I’m always watching for mentor texts for our kindergarten persuasive writing unit and when I came across Rise Up and Write It by Nandini Ahuja and Anoosha Syed, I literally squealed. Not only does this book show how children can really impact change in the world, it is written by and about people of color.
Farah is the main character whose innate curiosity leads her into becoming an activist for her neighborhood. From letters to the mayor to petitions, this book is literally filled with a variety of ways kids (and grown ups too!) can make change in their community and beyond.
The launch of this writing unit happened to coincide almost perfectly with the TCRWP Saturday Reunion. Natalie Lewis spoke about identity conferences and the power that these can have in building relationship with our students. The first question Natalie recommends asking is “What problem in the world would you change?”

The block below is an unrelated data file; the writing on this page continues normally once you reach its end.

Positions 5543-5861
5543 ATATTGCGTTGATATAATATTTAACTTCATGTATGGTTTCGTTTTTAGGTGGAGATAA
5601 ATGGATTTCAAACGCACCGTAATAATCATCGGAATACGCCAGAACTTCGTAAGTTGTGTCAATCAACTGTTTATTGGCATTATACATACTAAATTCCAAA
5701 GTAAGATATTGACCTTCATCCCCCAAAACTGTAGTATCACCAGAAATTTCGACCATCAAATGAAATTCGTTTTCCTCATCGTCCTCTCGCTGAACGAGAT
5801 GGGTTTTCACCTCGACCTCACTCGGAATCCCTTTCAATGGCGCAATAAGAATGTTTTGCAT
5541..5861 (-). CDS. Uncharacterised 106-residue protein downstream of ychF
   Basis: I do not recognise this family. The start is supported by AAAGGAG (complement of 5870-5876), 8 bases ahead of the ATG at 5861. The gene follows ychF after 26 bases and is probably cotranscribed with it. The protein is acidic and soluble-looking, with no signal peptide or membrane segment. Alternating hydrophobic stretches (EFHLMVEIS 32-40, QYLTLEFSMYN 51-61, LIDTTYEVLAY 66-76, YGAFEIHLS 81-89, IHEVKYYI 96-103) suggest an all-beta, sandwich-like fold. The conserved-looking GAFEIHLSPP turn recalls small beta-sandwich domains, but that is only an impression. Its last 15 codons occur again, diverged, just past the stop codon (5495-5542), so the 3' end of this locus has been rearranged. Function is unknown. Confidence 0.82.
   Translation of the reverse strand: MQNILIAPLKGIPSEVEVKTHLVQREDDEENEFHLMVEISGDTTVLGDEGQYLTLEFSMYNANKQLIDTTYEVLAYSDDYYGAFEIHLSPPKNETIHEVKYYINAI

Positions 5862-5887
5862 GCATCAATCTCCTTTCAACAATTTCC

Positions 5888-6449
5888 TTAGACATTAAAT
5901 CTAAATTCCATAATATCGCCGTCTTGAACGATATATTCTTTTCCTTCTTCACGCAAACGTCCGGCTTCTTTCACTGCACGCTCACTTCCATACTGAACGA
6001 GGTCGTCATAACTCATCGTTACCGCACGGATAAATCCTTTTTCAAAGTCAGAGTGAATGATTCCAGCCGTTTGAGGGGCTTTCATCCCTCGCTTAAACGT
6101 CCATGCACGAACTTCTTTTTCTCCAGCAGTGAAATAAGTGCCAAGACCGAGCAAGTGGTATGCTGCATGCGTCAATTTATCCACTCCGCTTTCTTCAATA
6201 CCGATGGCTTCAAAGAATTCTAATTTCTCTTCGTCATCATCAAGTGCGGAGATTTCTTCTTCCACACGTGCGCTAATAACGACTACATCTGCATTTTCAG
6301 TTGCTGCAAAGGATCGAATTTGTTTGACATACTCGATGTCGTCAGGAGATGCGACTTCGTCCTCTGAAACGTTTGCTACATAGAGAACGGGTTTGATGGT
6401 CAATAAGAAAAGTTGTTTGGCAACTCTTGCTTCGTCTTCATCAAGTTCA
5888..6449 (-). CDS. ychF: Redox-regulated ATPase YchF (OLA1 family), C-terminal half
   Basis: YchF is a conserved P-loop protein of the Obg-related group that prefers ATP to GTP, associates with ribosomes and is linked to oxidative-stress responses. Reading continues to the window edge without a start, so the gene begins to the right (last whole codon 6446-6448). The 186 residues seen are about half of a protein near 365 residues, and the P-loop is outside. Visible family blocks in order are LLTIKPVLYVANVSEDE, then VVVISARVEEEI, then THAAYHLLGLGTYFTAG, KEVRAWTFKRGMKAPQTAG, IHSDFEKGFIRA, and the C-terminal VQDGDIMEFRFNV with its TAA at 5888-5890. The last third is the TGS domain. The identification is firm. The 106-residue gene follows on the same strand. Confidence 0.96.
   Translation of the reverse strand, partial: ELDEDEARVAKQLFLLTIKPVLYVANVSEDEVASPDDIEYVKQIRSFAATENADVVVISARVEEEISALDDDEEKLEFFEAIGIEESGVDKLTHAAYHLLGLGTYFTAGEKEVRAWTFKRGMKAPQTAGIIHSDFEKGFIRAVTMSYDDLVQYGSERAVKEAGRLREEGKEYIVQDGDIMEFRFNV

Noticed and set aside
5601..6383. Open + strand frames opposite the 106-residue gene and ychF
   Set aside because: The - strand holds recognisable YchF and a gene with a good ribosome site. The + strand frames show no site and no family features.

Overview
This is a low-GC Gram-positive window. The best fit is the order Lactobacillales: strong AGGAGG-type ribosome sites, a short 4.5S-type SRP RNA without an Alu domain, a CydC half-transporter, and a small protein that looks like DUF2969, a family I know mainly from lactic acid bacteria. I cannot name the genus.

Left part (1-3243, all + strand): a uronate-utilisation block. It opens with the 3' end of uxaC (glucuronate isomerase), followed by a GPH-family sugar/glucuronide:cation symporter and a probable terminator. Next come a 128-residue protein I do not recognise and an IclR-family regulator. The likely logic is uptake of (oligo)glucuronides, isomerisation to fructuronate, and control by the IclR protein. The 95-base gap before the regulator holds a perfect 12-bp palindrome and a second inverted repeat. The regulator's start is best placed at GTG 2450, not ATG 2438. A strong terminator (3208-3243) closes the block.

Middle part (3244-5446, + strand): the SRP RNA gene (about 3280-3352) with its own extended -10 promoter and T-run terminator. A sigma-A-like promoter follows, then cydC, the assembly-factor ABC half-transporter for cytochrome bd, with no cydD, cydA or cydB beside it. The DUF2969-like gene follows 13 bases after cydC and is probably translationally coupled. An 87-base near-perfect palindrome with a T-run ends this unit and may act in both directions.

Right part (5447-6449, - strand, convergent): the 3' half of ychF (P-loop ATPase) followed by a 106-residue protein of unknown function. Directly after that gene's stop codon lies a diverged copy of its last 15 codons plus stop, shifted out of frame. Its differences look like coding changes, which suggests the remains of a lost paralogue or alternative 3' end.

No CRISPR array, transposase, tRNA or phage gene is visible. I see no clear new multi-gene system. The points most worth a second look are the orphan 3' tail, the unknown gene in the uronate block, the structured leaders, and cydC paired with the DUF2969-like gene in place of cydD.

So today I read Rise Up and Write It and then I posed the question to my kindergarteners…
I’m not exaggerating when I tell you, they had me teary eyed.
I have never doubted the wisdom of 5 year olds. I’ve always known they’re special. But the combination of this book and Natalie’s question unleashed some magic in my room this afternoon. I will let their words speak for themselves.
“Change the monkey bars so everyone can reach.”
“I would change all the swear words to good words.”
“Help people be safer so they can be happier.”
“Listen better when everyone talks.”
“Finding ways to fill people’s hearts up with love and joy.”
“Make it so there’s no robbers in the world.”
“Give all of the homeless people giant houses.”
“Give homeless people food and a house so they can be more helpful and then they can help the next people.”
“Ask people if they need a hug.”
“Make people cards.”
“Make sure everyone can have food in the whole entire world.”
“Get a school for everyone to be able to go.”
Our kids are listening. Our kids are thinking. Our kids want better. Our kids are ready to do better. We just have to listen. We have to believe in them. We have to let them try.